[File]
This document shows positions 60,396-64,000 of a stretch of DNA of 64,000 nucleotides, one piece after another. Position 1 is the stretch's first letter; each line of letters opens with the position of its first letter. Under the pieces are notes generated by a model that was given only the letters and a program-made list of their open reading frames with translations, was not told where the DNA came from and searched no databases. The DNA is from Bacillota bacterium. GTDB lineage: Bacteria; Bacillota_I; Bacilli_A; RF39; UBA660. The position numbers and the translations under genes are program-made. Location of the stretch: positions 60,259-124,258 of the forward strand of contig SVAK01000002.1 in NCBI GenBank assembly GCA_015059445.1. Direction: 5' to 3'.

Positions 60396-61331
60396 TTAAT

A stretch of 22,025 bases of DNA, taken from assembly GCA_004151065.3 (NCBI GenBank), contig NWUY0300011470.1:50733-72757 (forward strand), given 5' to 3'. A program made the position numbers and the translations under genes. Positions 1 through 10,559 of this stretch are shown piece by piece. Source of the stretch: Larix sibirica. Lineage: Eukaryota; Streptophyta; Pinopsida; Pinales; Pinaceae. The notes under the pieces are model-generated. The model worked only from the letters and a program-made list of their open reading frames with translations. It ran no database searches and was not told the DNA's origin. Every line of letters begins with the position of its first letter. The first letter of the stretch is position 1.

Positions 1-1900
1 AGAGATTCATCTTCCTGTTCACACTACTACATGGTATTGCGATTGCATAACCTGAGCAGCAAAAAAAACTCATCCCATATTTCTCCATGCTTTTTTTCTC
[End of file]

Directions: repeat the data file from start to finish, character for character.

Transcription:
This document shows positions 60,396-64,000 of a stretch of DNA of 64,000 nucleotides, one piece after another. Position 1 is the stretch's first letter; each line of letters opens with the position of its first letter. Under the pieces are notes generated by a model that was given only the letters and a program-made list of their open reading frames with translations, was not told where the DNA came from and searched no databases. The DNA is from Bacillota bacterium. GTDB lineage: Bacteria; Bacillota_I; Bacilli_A; RF39; UBA660. The position numbers and the translations under genes are program-made. Location of the stretch: positions 60,259-124,258 of the forward strand of contig SVAK01000002.1 in NCBI GenBank assembly GCA_015059445.1. Direction: 5' to 3'.

Positions 60396-61331
60396 TTAAT

A stretch of 22,025 bases of DNA, taken from assembly GCA_004151065.3 (NCBI GenBank), contig NWUY0300011470.1:50733-72757 (forward strand), given 5' to 3'. A program made the position numbers and the translations under genes. Positions 1 through 10,559 of this stretch are shown piece by piece. Source of the stretch: Larix sibirica. Lineage: Eukaryota; Streptophyta; Pinopsida; Pinales; Pinaceae. The notes under the pieces are model-generated. The model worked only from the letters and a program-made list of their open reading frames with translations. It ran no database searches and was not told the DNA's origin. Every line of letters begins with the position of its first letter. The first letter of the stretch is position 1.

Positions 1-1900
1 AGAGATTCATCTTCCTGTTCACACTACTACATGGTATTGCGATTGCATAACCTGAGCAGCAAAAAAAACTCATCCCATATTTCTCCATGCTTTTTTTCTC